Broadly, garden plants consist of two different but integrated structural systems—the above-ground system of stems, branches, green leaves, flowers and seeds; and the below-ground system of roots and root hairs, arranged about a common axis.
Though complementary, the root system is fundamentally the more important to plant performance. Apart from anchoring a plant in its environment, it has to supply it with water to sustain its functions and growth.
And with a wide range of nutrient mineral elements, largely as soluble salts, to help form cell and organic structures and enable its leaves to manufacture foodstuffs photosynthetically for further healthy function and growth.
This flow of watery nutrient solution or sap from root hair to leaf cell influences growth profoundly, and in quality and quantity is decided by the ease with which the roots can penetrate the soil and tap its resources.
In turn this depends upon the nature and condition of the soil; the thin surface skin of earth on which plant, animal and human life depends.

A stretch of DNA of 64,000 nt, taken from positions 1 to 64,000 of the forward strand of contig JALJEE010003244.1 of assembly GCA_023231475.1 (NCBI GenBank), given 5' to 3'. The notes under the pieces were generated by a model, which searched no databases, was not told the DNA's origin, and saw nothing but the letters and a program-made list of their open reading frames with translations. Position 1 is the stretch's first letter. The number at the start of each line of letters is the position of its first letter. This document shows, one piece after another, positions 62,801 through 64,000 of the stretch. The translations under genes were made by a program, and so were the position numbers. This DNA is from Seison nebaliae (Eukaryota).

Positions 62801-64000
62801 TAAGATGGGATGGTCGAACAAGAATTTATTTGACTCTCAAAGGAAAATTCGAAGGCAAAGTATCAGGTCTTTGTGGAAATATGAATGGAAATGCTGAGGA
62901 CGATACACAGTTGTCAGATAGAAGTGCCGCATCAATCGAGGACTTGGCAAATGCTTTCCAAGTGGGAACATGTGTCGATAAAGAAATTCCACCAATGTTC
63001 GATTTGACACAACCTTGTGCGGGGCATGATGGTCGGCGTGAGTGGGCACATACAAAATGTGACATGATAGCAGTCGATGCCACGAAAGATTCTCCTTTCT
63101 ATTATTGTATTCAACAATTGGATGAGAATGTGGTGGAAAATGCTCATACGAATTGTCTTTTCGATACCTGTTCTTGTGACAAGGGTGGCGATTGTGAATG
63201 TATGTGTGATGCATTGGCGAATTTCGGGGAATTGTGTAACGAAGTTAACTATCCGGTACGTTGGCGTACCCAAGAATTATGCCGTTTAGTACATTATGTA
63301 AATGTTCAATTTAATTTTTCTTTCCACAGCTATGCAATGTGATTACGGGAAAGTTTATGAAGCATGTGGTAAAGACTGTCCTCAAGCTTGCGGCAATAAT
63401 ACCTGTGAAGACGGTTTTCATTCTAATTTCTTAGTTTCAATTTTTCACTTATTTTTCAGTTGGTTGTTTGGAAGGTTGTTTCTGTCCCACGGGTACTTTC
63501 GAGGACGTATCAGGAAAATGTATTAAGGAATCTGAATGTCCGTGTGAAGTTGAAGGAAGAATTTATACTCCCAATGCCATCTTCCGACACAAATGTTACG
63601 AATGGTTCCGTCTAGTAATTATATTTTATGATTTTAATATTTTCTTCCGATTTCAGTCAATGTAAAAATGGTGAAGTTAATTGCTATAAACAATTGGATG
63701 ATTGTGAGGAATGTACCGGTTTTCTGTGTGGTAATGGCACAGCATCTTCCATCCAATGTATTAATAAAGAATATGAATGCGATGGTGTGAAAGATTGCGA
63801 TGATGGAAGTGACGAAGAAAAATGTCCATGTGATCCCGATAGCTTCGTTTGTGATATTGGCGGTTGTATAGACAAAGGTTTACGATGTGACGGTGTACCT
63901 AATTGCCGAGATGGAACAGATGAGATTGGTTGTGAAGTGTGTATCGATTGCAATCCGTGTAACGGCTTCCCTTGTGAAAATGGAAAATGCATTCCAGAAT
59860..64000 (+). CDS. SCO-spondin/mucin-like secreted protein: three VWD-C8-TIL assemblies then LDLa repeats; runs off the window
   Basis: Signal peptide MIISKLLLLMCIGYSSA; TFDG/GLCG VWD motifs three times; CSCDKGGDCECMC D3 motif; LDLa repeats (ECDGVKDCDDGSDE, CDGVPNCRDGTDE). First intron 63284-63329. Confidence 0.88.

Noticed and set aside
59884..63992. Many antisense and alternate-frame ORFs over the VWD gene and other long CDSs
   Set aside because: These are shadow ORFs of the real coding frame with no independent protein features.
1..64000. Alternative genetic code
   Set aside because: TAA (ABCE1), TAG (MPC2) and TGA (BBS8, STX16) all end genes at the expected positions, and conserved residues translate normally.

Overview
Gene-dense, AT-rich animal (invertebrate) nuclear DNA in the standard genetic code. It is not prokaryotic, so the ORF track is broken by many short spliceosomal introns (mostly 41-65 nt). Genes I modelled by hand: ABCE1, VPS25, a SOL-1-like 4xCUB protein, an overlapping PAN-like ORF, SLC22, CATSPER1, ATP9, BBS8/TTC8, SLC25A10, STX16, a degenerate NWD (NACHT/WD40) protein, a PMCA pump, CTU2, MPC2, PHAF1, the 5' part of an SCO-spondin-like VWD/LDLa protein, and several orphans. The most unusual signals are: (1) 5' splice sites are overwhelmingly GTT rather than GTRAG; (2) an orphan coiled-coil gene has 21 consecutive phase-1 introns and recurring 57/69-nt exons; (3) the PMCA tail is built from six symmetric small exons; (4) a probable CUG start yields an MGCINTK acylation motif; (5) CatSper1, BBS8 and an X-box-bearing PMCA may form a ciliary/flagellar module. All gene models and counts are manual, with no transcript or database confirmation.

Soils and Their Nature
Individual soils will vary considerably in composition, texture, structure, color and kind, but have five properties in common:
1) A mineral content of rock particles of very variable sizes.
2) An organic content of humus forming from dead and decomposing remains of plants and animals.
3) Water from rains.
4) Air filtering in and through from the atmosphere.
5) A flora and fauna of tiny plants, algae and fungi, and of bacteria, microorganisms, earthworms and insects. From the ferment of their biological and chemical interactivity comes the capacity of a soil to nurture plant growth, or its fertility.
The dominant and permanent part of a soil is its mineral content. It usually consists of a mixture of particles varying in sizes from stones and gravel, through coarse and fine gritty sands, smoother, silky silt to the—very fine mud smearing particles of clay.